In the picture above, my total out of pocket was $3.59. It turned into a HUGE money maker as I got back a $10 Rite Aid gift card and $11 in +Up Rewards (Rite Aid cash that prints at the bottom of your receipt) dropping my total to a $17.41 money maker (meaning everything in the picture was essentially free and I made $17.41 towards future purchases)!!
Types of coupons:
- Manufacturer (these can be used at any store that accepts coupons)
- Store (these are store-specific coupons that can only be used at the store that issues them)
** Most stores that issue their own coupons allow 1 of their coupons along with 1 manufacturer coupon per item. That equals some great savings!! **
Where do you find all these coupons??
- Sunday newspaper (Redplum, SmartSource, Procter & Gamble, USA Weekend, Parade)
- Online (coupon websites – Coupons.com, manufacturer websites, Facebook)
- Magazines (All You, Parents, Parenting, etc.)
- Products (peelies, product packaging)
- In stores (blinkies, tear pads, catalina)
- Mailers (requested from online websites)
- Coupon clipping sites (thecouponmaster.com, coupondede.com, eBay)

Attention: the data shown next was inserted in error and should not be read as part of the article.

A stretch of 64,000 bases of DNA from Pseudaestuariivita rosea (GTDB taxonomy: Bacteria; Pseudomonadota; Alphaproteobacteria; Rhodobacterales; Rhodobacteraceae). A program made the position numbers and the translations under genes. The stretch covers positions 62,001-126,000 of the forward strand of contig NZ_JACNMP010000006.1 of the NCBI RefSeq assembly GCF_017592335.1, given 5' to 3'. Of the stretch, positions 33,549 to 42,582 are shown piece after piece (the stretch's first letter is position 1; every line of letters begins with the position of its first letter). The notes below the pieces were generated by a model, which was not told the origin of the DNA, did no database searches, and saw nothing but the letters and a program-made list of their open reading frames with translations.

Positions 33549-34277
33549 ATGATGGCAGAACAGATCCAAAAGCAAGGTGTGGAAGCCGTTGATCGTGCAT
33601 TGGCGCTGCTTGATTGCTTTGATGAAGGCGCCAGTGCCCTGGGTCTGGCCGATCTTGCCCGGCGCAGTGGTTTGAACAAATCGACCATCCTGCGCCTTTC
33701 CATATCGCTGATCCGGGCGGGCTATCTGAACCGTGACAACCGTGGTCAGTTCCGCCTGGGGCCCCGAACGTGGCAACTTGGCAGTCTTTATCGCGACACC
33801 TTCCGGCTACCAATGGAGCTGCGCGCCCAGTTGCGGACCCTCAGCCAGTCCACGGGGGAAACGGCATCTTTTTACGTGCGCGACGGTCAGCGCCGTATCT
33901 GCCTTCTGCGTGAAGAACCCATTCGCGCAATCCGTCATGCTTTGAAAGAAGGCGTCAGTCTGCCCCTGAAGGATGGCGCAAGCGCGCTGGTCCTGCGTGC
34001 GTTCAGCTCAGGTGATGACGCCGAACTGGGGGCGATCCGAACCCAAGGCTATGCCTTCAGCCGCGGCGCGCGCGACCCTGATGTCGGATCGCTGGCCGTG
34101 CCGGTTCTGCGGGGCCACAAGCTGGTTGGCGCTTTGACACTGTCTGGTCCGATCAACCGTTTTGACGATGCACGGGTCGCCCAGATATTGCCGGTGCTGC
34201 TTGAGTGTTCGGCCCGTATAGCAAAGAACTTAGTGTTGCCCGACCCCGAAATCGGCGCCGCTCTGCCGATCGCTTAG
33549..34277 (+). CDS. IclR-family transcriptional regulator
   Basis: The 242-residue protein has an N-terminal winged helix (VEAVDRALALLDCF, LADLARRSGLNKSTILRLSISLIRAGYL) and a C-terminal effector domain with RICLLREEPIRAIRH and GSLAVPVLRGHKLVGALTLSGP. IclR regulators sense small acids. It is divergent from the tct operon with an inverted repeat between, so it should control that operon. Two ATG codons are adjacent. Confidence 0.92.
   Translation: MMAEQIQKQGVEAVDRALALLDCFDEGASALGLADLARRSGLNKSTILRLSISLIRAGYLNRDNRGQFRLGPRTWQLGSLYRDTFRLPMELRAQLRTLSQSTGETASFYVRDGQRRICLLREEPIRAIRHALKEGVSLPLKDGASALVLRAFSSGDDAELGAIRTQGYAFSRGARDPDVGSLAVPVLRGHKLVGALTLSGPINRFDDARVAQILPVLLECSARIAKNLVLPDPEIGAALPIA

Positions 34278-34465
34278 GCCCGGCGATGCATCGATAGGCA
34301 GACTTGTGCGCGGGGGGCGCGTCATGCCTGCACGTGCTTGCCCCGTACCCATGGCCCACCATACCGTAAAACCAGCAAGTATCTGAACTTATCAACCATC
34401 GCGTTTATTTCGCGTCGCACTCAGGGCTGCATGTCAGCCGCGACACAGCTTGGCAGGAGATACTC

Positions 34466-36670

OK…Now where in the world do I put them all?
What I find works best for me is a binder filled with baseball card inserts. I use this for any coupons that I actually clip. I “actually” because I don’t clip every coupon I come across in the newspaper inserts. I clip ones for products that I regularly use that would be helpful to have with me at the stores. As you’ll see in posts, since the coupons I’ll be needing for a sale are referenced by their source, I simply save the whole newspaper insert too. I also have a small expandable file that I take to the stores with me. I just find it easier to have everything ready to go and separated by store in that file. I keep any store coupons that I have received in this file too.
Other methods include not clipping any coupons and just storing the inserts or using a box to file your coupons instead of a binder. It really is a personal preference so whatever you like the best is what will work best for you.
Here are some of the most common abbreviations and terms you will hear throughout your couponing travels.
Coupon Insert Lingo:
- RP – RedPlum
- SS – SmartSource
- P&G – Proctor & Gamble
- GM – General Mills
- +UP – +UP Reward, Rite Aid
- VV – Video Values Coupon, Rite Aid
- SCR, Single Check Rebate, Rite Aid
- TQ – Target Coupon, Target
- ECB, Extra Care Bucks, CVS
- RR – Register Reward, Walgreens
- IVC – Instant Value Coupon, Walgreens
- $1/1 – One dollar off one item
- 10/$10 – Ten items for ten dollars
- B1G1 – Buy one item get one item… (can be FREE, 1/2 off, etc)
- B2G1 – Buy two items get one…
- Q – Coupon
- MQ – Manufacturer’s coupon
- IP – Internet printable coupon
- GC – Gift card
- OOP – Out-of-pocket
- MM – Money-maker
- MIR – Mail-in rebate
- WYB – “when you buy”
- YMMV – “your mileage may vary”
- “stack” – using a store coupon and a manufacturer coupon together on the same item